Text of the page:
ERIC Number: ED021973
Record Type: RIE
Publication Date: 1966
Reference Count: 0
Pros and Cons; New Roles for Non-Professionals in Corrections.
Benjamin, Judith G.; And Others
Ways in which correctional institutions could make the most effective use of the available manpower supply were studied in response to the awareness of widespread unemployment during a period of economic prosperity, a shortage of service workers, and, particularly, an acute shortage of professional personnel in corrections work. The study's principle focus was on matching jobs in correctional settings with a range of individuals from the high school to the college dropout, with particular emphasis on the indigenous leader, the ex-offender, and the offender himself. New career lines could result from several approaches examined in detail: (1) The tasks now being performed by professionals could be broken up and the jobs redesigned to create viable functions for nonprofessionals, (2) Those who have been traditionally employed as nonprofessionals could, with appropriate inservice training, be upgraded to semiprofessionals and provided with career steps and training leading to professional accrediation, (3) Jobs which nonprofessionals could perform suitably could be developed to provide services not being rendered, and (4) Offenders and ex-offenders could also be employed as participants in their own rehabilitative process. Barriers to and advantages of these and other manpower innovations are discussed. An 85 item bibliography is included. (ET)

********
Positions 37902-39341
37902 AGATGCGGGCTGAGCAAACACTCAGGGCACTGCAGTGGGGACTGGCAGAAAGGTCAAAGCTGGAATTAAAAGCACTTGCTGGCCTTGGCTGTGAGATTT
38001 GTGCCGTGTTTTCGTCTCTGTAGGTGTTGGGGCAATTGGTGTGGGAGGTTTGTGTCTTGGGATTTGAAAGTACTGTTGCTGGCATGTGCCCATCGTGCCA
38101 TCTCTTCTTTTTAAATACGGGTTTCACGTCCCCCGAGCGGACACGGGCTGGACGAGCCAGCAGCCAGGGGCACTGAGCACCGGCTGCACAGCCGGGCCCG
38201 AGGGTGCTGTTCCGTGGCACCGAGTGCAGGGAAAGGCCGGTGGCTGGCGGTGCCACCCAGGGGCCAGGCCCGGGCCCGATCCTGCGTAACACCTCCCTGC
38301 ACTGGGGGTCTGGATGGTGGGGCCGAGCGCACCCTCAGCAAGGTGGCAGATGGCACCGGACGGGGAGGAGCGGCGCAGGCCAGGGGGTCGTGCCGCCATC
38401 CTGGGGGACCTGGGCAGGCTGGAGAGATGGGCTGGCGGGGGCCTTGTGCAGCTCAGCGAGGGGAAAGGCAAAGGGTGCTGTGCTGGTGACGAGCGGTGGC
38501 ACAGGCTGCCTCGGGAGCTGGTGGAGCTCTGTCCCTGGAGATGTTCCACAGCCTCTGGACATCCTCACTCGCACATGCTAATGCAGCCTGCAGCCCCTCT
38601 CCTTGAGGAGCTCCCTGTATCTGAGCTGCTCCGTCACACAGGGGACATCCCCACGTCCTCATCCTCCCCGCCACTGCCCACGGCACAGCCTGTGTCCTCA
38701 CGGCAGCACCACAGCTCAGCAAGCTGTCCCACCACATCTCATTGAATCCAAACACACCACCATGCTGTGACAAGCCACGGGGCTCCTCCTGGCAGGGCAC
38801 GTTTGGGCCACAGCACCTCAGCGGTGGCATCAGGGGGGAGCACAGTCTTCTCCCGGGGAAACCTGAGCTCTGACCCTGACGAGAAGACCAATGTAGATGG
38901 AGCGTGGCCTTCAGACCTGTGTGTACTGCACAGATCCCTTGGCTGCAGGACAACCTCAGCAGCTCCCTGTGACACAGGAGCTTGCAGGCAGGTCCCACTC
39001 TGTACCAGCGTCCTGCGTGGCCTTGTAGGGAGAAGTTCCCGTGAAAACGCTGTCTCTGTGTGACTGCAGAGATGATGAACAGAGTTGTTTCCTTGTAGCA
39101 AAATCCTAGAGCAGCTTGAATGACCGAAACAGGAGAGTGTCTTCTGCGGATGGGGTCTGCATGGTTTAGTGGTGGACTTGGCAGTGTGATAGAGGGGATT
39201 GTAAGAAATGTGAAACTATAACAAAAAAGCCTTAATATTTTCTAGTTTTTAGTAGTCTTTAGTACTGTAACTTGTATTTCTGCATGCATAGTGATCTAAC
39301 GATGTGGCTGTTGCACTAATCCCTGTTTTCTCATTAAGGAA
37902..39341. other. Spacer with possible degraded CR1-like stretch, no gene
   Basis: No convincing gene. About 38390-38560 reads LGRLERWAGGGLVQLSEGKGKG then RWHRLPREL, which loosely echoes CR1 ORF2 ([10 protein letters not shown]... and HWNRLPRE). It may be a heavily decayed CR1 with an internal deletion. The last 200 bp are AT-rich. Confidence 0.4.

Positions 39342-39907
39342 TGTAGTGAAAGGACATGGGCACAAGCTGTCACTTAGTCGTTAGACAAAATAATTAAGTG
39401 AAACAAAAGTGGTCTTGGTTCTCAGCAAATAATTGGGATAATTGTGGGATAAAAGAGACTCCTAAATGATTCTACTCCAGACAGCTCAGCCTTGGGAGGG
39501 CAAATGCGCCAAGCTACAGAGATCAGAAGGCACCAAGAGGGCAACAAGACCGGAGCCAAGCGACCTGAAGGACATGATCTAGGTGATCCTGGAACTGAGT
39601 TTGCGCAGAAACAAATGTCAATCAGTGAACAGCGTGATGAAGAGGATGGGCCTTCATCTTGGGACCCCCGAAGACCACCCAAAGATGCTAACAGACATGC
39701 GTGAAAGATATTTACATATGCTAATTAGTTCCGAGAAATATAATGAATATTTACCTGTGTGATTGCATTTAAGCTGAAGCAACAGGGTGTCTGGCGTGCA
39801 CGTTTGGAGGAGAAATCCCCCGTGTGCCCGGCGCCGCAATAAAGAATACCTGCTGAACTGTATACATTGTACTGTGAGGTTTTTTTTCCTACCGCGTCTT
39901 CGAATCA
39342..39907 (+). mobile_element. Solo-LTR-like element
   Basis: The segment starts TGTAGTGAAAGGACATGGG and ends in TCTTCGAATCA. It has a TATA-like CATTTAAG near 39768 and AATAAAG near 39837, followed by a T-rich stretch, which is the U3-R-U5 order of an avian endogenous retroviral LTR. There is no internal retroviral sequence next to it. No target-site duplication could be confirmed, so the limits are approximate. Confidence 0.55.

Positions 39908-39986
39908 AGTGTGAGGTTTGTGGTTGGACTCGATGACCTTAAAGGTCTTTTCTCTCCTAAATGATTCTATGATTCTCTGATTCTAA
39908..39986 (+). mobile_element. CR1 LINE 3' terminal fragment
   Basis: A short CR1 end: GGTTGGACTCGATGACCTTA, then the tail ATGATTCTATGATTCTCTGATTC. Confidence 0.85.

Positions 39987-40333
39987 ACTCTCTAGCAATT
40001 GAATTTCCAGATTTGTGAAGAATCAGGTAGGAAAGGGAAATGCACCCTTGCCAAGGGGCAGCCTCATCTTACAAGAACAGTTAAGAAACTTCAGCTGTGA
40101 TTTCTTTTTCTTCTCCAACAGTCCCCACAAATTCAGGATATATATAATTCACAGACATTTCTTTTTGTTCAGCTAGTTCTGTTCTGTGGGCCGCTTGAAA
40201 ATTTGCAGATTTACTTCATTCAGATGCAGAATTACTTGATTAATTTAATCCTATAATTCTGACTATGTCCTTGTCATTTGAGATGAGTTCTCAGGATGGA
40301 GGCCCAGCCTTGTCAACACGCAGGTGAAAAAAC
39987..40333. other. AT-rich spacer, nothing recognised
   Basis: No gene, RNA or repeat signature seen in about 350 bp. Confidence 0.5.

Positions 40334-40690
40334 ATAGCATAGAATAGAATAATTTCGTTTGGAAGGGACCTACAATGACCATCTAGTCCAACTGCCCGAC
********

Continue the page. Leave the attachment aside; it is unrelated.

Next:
Descriptors: Career Opportunities, Community Organizations, Correctional Institutions, Educational Programs, Indigenous Personnel, Inservice Education, Job Analysis, Labor Utilization, Nonprofessional Personnel, Parole Officers, Prisoners, Probation Officers, Professional Personnel, Public Agencies, Social Workers, Staff Development
Superintendent of Documents, U. S. Government Printing Office, Washington, D. C. 20402 (FS14.17/2N73, $.40)
Publication Type: N/A
Education Level: N/A
Authoring Institution: National Committee on Employment of Youth, Washington, DC.; Office of Juvenile Delinquency and Youth Development (DHEW), Washington, DC.